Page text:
Aircraft recovery 'difficult, if not impossible'
The Ken Borek Air Limited Twin Otter aeroplane, with three crew on board, was reported missing on 23 January 2013. (Photo: File).
A coronial inquest into the fatal crash of a Twin Otter Aircraft in Antarctica has found it will be "difficult, if not impossible to recover the aircraft for more information".
Three Canadian men, Captain Bob Heath, First Officer Mike Denton and engineer Perry Anderson were identified as being on board the aircraft when it crashed or made a forced landing on January 23.
The plane was on a repositioning flight from South Pole Station to Terra Nova Bay when it did not respond to normal communications.
New Zealand search and rescue personnel said the plane crash would not have been survivable and subsequent attempts to find the bodies were hampered by fierce weather and high altitude.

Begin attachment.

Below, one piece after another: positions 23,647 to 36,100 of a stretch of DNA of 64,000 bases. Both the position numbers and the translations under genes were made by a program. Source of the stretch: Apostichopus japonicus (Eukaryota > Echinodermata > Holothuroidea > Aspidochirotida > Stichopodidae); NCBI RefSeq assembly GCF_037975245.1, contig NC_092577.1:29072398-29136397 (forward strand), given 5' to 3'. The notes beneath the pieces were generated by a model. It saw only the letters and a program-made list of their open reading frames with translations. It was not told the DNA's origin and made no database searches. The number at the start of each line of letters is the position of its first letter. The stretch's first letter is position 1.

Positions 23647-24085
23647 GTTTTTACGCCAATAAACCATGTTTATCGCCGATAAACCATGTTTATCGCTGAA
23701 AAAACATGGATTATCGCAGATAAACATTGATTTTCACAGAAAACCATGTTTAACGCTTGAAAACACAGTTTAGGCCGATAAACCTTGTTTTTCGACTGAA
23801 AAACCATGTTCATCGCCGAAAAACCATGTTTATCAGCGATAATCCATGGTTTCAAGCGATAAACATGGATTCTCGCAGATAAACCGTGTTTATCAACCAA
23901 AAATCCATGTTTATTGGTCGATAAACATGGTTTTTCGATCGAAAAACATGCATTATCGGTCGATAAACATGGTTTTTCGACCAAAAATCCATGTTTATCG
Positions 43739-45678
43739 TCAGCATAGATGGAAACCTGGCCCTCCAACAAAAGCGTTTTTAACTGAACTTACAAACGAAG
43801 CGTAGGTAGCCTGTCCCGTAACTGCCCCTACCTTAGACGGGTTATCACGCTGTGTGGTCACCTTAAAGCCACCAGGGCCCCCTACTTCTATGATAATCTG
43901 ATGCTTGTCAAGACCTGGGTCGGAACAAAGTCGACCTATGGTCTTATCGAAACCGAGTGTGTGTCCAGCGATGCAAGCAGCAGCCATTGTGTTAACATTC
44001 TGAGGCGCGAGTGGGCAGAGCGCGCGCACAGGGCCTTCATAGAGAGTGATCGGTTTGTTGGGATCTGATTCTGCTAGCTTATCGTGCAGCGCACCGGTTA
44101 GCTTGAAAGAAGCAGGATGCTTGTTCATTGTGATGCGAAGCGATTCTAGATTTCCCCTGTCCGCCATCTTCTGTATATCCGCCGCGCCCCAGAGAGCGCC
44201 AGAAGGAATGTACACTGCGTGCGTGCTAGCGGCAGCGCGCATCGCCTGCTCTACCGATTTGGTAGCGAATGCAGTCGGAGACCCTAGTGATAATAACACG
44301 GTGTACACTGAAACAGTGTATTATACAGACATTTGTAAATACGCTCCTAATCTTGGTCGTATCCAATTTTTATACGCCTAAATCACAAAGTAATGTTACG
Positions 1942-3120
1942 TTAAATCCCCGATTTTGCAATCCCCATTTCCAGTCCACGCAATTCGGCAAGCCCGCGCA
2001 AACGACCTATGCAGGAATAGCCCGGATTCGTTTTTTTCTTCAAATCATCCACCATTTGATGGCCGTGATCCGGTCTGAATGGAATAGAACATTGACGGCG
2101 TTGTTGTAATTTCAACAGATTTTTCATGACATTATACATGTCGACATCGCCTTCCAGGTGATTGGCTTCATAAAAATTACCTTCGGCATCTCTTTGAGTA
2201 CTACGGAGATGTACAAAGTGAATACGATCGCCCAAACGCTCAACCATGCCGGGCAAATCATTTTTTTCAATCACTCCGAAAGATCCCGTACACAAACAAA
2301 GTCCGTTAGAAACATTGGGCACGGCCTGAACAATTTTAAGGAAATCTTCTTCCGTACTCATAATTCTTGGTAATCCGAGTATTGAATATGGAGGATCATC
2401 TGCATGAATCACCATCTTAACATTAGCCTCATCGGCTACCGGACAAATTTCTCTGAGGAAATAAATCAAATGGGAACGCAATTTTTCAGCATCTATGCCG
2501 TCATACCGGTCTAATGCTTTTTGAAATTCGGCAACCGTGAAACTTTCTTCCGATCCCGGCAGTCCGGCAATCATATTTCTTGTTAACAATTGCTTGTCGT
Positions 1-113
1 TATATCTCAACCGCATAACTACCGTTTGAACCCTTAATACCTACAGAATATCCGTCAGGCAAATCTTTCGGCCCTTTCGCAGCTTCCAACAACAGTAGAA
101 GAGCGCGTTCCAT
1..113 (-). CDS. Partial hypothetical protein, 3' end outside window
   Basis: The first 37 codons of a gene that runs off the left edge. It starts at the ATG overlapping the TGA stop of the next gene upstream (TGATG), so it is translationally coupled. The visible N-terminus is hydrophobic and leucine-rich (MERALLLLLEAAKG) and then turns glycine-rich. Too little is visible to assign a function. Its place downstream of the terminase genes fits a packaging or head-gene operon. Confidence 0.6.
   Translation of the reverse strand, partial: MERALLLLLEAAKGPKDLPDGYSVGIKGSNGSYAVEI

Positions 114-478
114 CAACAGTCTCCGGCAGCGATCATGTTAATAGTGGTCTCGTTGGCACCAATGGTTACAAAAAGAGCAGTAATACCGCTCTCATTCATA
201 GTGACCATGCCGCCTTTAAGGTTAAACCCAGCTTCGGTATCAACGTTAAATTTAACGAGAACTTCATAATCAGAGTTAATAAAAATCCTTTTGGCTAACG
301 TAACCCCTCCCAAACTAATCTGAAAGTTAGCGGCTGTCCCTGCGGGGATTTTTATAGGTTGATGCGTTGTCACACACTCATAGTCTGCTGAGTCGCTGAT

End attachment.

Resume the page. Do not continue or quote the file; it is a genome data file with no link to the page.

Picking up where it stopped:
The incident occurred in the Ross Dependency region of Antarctica, which comes under New Zealand's jurisdiction. Canadian and New Zealand authorities have been cooperating during the investigation.
The coroner's evidence was presented in Auckland District Court this morning, which was live streamed to the victims' families in Canada.
After hearing evidence from Senior Sergeant Bruce Johnston, Chief Coroner Judge MacLean agreed it would be "extraordinarily difficult to recover the bodies" due to the "harsh" environment.
Any small chance of a future recovery would depend on "the next summer season and availability of resources".
He compared the situation to that of the Pike River Mine and Easy Rider tragedies.
"All three men died on the upper slopes of Mt Elizabeth [...] Without post-mortem it can be presumed the deaths were caused by multiple injuries in a high impact crash," he said.
The rescue and recovery attempts in such dangerous conditions were praised by Judge MacLean, who said it showed "extreme courage".
He also mentioned the excellent communication during the investigation between a wide range of agencies, including the Canadian High Commission, NZ Foreign Affairs and Trade, and the aircraft operator Kenn Borek Air Ltd.
Additional investigations are still underway by the Transportation Safety Board of Canada who aim to further determine the causes and contributing factors of the incident.